On Thu, Oct 07, 2004 at 11:31:37PM +0900, Kirk Haines wrote:
> That's an interesting suggestion, as it gives one a defense against some 
> external process coming in and changing things unexpectedly.  Putting this 
> on my todo for Kansas!

That's another O<->R mapping engine? Looks like there's a big ecosystem to
choose from :-)

> > These 'old' properties might also be useful for object-level 
> > transactions, without serialisation as 
> > ActiveRecord/Transaction::Simple does.
> 
> In Kansas, it keeps each old value within the context of a transaction, but 
> after the transaction is committed, the old values go away.  I don't provide 
> any interface, however, for actually access the old values at any time.  Can 
> you elaborate more on ways that you would see the old values being used?  
> This is quite educational.

I think that once they're committed to the database, the old values are no
longer needed (and indeed, should be reset to the known current values in
the DB). The 'old' values represent a database snapshot at the last instance
that the DB was touched, and I think this is useful even before a
transaction starts.

My main worry is users A and B both pulling up the same record onto a
screen, making changes, and then writing back both; the one who gets there
first risks having their changes overwritten. Checking the old values have
not been changed as part of an atomic update is simple and robust, and
doesn't require record locking.

I wrote a system once which incorporated this concept, but since it had a
web interface, I think I ended up putting the 'old' values in hidden form
variables anyway.

> As for object-level transactions without serialization, I'm not sure about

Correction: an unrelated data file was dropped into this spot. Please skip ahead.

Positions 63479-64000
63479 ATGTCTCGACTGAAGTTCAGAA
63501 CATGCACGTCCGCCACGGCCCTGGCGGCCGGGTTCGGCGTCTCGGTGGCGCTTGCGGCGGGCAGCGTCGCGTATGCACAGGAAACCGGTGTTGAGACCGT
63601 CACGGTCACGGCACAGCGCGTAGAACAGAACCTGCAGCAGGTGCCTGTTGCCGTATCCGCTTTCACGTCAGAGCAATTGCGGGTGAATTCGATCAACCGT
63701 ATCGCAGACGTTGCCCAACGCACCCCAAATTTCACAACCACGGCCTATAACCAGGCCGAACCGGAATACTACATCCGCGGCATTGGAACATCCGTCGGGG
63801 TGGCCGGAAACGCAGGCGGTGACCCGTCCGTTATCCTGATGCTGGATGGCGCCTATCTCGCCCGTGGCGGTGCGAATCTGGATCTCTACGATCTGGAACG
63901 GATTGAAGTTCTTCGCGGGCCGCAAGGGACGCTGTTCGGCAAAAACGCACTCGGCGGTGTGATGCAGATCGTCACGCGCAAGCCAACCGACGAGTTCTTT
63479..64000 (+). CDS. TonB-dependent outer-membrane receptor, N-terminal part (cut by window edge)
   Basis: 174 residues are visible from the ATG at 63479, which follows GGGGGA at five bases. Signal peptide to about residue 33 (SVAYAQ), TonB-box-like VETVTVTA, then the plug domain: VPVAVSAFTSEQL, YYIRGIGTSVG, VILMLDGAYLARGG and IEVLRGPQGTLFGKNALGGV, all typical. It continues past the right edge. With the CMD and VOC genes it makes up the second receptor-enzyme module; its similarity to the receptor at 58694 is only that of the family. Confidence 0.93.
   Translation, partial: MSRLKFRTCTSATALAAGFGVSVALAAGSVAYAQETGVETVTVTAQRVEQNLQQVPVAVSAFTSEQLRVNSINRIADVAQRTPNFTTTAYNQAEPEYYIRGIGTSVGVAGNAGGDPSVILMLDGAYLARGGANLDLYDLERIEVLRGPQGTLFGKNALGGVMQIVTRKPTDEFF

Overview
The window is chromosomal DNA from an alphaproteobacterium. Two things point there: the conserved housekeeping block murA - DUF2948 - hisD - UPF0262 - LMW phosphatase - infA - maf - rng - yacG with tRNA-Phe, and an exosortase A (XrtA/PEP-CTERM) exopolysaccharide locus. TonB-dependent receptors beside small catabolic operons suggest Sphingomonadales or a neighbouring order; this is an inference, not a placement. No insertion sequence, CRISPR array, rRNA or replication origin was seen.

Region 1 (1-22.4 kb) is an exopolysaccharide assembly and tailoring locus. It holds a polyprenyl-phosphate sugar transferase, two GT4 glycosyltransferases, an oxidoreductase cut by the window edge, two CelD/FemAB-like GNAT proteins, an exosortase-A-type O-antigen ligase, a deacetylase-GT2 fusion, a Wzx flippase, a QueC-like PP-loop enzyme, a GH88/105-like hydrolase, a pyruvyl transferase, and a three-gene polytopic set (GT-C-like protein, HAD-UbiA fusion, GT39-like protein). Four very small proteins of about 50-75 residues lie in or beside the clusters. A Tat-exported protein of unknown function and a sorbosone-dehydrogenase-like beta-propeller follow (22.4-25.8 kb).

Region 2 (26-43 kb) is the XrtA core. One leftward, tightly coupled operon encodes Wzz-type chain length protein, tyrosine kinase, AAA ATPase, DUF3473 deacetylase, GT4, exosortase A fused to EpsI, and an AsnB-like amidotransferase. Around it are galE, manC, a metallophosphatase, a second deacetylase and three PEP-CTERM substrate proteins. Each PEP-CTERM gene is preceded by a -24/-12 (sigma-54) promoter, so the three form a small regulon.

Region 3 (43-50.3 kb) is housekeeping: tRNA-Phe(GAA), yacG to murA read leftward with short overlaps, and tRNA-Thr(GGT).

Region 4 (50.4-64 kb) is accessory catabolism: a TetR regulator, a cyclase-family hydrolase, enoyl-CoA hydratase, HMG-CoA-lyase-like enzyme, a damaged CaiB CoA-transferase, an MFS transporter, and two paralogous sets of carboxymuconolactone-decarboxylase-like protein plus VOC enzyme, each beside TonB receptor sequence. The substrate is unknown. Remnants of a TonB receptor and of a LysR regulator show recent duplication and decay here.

> AR, but with Kansas one can set a read-only attribute on data objects, and 
> can direct a query to return the data with the objects already in a read-
> only state.  While read-only is on, changes to the object will not get 
> serialized back to the db.

OK, I think perhaps we're talking about something else. With AR (which I've
only looked at briefly), you can make changes to an object within a
transaction, and if it fails, the objects themselves are rolled back to
their state at the start of the transaction. This is done using Austin
Ziegler's Transaction::Simple library, which just keeps a copy of the object
in marshalled form in an instance variable. It rolls it back using, in
outline:

    r = Marshal.restore(@__foo__)
    self.replace(r) if respond_to?(:replace)
    r.instance_variables.each do |i|
      instance_variable_set(i, r.instance_variable_get(i))
    end

I was just thinking that if you're keeping the properties in a hash, and
have a separate hash for their snapshot values, then you get this capability
for free:

    @props = @oldprops.dup

But it's not clear to me whether the best approach is to have 'obj'
containing both old and new values, or whether you should just have two
separate objects representing then and now:

    obj1 = $db.get(n)
    obj2 = obj1.dup
    ... make changes to obj2
    obj2.save(obj1)   # => generates SQL to update obj1 to obj2 atomically

Incidentally, talking about the OR ecosystem, I have some proof-of-concept
code which takes XML and stores it in SQL. It takes a stream of tag_start(),
element(), text(), tag_end() method calls (as generated by an
REXML::StreamParser), and writes rows in a DB. <foo>text</foo> ends up as a
single row. It can then spool out any subtree by doing a single 'select' and
converting this back into method calls; there are helper methods to turn a
method call stream into either XML text or a tree of REXML::Element objects.
The nice thing is that no intermediate representation is built in RAM, so
in principle you could spool gigabytes of XML in and out of SQL.

Dunno if anyone is interested in this... I was going to add a mechanism to
convert XPATH queries into SQL queries, and was starting to think about how
different element types could be mapped to different tables, at which point
it starts to look like an OR mapping solution. At the moment there are
just global 'elements' and 'attributes' tables. I will look at Kansas, AR,
NDB and others and see what good ideas I can steal from them :-)

But in principle an object with attributes should map quite nicely to
   <class attr1=val1 attr2=val2...>
Having a hierarchy can be useful too, e.g. for access control, where a
user can only "see" objects which are below them in the tree. And XML is
still useful as an export/import tool, even if most people on this list use
YAML anyway :-)

Regards,

Brian.